Finally, the water photographs used in the book depicted the different use of labels and the extent of the influence of the use of such labels. In “What the Bleep Do We Know?”, ordinary individuals are said to be composed of 90% water; it is scientifically known that this proportion is a fallacy to the real physical nature of individuals. The point for enumerating these three examples is simply to point out that quantum mechanics as represented and used in the book “What the Bleep Do We Know?” is highly contestable in terms of validity and realness. The idea that realities can be constructed in a relative manner molds reality itself in a manner that is too superficial and in the borderline of being a fallacy.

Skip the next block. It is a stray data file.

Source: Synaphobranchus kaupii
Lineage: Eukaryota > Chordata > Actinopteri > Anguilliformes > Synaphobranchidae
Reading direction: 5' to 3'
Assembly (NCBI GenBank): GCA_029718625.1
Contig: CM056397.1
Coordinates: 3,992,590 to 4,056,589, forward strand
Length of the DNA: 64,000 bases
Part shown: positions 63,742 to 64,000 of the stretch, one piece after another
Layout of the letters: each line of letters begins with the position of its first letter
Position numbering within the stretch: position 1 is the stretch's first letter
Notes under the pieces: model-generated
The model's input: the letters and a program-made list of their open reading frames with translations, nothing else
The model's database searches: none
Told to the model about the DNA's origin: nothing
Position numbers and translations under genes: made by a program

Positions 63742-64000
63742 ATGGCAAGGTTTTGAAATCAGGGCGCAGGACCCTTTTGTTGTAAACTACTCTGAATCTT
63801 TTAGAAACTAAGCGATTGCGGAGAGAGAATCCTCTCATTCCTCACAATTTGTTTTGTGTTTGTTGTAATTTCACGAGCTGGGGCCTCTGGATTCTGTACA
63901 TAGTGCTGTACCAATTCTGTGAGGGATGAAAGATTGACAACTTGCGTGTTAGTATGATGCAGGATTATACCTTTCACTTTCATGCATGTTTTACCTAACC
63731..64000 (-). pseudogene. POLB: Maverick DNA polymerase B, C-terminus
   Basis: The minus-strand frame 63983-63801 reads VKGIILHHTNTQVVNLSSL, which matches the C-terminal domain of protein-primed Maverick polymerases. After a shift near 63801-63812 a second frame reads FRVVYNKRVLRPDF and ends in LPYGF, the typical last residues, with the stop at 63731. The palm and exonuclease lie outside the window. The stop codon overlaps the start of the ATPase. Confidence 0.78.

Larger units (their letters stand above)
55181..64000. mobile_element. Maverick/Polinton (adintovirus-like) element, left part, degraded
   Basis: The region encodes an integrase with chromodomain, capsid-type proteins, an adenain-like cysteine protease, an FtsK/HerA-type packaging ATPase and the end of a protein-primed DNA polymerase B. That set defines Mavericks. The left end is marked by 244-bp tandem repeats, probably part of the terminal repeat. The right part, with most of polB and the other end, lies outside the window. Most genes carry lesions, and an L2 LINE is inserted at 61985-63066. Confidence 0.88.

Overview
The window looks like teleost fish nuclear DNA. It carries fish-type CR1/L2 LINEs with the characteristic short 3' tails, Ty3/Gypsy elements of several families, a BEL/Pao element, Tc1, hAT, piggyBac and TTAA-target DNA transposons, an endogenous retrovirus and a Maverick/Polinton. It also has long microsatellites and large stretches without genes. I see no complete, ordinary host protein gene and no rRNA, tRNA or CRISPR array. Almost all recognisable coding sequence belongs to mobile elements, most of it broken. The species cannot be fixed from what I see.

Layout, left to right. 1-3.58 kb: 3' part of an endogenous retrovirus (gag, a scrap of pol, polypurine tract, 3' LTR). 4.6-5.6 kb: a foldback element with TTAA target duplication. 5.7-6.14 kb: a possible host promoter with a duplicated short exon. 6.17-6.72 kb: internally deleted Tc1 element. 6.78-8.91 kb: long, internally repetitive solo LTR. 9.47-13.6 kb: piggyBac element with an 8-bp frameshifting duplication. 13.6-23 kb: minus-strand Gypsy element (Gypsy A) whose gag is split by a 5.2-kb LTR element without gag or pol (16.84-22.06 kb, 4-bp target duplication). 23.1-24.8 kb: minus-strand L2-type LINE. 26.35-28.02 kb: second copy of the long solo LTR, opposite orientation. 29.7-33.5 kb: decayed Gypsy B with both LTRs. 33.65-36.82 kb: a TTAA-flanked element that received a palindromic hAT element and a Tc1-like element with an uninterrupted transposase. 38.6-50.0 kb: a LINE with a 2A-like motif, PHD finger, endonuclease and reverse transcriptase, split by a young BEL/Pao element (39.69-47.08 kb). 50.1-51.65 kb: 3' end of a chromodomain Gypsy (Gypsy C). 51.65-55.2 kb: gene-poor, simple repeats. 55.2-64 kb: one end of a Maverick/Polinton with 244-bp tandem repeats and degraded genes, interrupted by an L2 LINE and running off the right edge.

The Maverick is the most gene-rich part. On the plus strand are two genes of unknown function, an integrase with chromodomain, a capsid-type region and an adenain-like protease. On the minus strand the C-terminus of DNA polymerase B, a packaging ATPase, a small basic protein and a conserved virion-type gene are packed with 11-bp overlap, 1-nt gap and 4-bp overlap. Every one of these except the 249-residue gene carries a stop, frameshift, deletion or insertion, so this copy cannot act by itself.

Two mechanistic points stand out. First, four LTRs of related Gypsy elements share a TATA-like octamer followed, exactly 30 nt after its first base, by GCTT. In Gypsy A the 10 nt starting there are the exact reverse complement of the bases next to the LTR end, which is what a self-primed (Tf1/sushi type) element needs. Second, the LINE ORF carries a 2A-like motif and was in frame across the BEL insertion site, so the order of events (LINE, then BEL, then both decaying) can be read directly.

The claim that the Native Americans and Columbus are not aware of each other can be contested with the generalization that inference is one of the characteristics of mentally enabled bodies. It is not historically proven that during that event, ignorance has really sprung out and affected both parties. It is also plausible that maybe the two parties are aware of each other but do not have a parallel system of representation to address and recognize such existence. Among the other possibilities, the ancient nature of such example makes verifying it even harder to achieve because there are no written history to account for it. On the second example, the authors of the book took a stand that yes perceptions can be made even without prior experience to the event; the submissive reaction of the P-38 pilots exposes the reality that consciousness and experience can lead to different perceptions. The idea that the second example showed counters the idea of the first example since the first example generalizes that humans are incapable of processing what they presuppose as not parts of their consciousness and experience. The last example shows the power of labels, in such a way that it can completely modify existing conventions of meaning and value. If this is the case then labels should be the only focus of all academic institutions since knowing labels literally translates to knowing everything else there is to know (Intuitor.com, 2005, p. n.pag.).